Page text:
A couple of Nikolai Leskov stories are featured in the Summer 2011 issue of The Hudson Review, translated by Richard Pevear and Larissa Volokhonsky. The stories are early signs of a fat Leskov collection that P&V are assembling, due who knows when. It will, of course, include redundant versions of “Lady Macbeth of the Mtsensk District” and The Enchanted Wanderer and the bizarre faux folk tale “The Steel Flea,” but it should also have new, or at least rare, stories. Once the book is available, we can also expect to enjoy more of Richard Pevear’s usual misplaced contempt for other translators.
The two stories in The Hudson Review are of a different character than the standard Leskov classics I looked at yesterday. They are anecdotes, really, stretched and decorated and adapted to the standards of magazine fiction. They are cousins of the stories of contemporaries like Maupassant and the young Chekhov, compact, light, set in a recognizable, nominally “realistic” world.
“The Pearl Necklace” (1885) does have a curious introduction, in which Leskov and his friends briefly discuss the “perceived impoverishment of literature” caused by “the multiplication of railroads,” which leads them to the praise of Dickens, and to a criticism of the monotonous, formulaic nature of his Christmas stories. A Christmas story follows, presented as a perfect example of the form, a twist-ending piece about a father who is skeptical of his daughters’ choices of husbands. The necklace in the title is his questionable wedding and New Year’s gift to his youngest daughter:
He deserved to be reprimanded for the gift of pearls, because pearls signify and foretell tears. And therefore pearls are never used as New Year’s gifts.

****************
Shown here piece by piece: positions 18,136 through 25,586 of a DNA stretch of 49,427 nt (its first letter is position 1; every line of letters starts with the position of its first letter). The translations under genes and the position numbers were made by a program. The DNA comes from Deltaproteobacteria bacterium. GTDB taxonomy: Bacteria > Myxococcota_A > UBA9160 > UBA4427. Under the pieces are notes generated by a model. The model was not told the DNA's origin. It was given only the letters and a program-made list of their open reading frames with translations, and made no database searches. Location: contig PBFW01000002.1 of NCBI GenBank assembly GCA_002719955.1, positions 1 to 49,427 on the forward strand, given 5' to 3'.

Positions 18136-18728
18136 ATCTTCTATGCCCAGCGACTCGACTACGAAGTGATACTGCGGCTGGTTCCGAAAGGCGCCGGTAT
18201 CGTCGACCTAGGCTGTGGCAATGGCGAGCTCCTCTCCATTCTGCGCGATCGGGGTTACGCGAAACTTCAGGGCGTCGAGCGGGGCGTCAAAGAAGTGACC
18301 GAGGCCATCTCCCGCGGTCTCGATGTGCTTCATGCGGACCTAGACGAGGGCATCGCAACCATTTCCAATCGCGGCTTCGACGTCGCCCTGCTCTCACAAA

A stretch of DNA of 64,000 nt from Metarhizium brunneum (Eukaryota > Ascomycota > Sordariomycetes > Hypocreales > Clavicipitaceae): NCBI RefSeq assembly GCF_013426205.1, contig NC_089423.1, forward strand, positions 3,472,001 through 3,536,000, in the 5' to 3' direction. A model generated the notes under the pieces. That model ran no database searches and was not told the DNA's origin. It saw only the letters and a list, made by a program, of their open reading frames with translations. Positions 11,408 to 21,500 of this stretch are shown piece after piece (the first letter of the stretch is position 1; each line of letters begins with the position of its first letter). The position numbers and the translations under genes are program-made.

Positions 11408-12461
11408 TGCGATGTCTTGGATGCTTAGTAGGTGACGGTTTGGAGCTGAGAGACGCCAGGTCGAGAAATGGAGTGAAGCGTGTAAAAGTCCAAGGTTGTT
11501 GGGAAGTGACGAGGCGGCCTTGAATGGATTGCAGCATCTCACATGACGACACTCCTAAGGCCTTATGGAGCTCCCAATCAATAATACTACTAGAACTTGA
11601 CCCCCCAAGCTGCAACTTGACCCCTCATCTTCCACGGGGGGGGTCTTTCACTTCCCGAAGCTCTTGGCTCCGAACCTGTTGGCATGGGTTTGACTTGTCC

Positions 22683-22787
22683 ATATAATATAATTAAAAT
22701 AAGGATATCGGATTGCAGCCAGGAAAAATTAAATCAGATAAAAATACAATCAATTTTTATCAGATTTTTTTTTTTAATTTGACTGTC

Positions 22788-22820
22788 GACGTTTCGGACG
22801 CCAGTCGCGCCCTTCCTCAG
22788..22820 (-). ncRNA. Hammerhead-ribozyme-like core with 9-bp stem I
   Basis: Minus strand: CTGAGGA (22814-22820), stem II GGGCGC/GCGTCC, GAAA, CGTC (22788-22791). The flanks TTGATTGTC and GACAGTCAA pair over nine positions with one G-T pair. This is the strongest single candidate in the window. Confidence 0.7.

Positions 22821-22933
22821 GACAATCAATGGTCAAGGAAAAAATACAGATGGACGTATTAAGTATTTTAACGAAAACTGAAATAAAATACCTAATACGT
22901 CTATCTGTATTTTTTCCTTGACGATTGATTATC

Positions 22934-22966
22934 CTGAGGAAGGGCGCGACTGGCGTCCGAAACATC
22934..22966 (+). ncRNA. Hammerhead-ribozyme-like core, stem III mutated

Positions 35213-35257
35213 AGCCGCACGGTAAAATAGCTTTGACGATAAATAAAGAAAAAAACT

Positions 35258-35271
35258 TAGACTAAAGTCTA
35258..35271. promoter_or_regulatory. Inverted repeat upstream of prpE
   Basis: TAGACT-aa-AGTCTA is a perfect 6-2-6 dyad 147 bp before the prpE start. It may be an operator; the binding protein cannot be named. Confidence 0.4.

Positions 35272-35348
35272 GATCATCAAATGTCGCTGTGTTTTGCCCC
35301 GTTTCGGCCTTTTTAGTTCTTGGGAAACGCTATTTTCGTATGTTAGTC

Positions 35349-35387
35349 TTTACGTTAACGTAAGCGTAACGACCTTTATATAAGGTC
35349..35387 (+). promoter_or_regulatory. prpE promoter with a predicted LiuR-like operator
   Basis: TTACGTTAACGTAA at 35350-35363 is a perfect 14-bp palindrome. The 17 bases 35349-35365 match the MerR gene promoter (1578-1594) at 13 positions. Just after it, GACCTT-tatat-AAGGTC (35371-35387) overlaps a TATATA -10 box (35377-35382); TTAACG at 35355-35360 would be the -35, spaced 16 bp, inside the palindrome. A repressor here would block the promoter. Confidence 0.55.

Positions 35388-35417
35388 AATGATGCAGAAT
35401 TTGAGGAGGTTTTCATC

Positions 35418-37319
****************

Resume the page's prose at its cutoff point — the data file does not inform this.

However, Nikolai Ivanovich deftly laughed it off. (227)
That’s the loving husband; his reaction is the moral of the story, embedded in the middle. Marry for love, don’t worry too much about money, tread lightly in the world, laugh off worry. “The Pearl Necklace” presents a light and active model for his great theme of humility and resignation to the cares of the world.
“A Flaming Patriot” (1881) is surprising for its setting (Vienna) and its guest star:
Franz Joseph took the mug in his hand but didn’t drink from it; while the dance lasted, he went on holding it in his hand, but when the czardas was finished, the emperor silently held out his mug to his neighbor. The man understood at once what he must do: he clinked with his sovereign and, immediately turning to his other neighbor, exchanged clinks with him. Thereupon, as many people as were there, they all stood up, all clinked with each other, and breathed out over the whole lawn a concerted unanimous “Hoch!” This “hoch” is not shouted loudly and boomingly there, but like a good, heartfelt sigh.
The emperor drained his mug in one breath, bowed, and left. (237)
I typed this out because I like it, and because the story is actually about a group of Russians who witness the scene and disagree about its meaning. It’s not a big story, but “[t]he story is worth telling,” Leskov declares. Worth reading, too.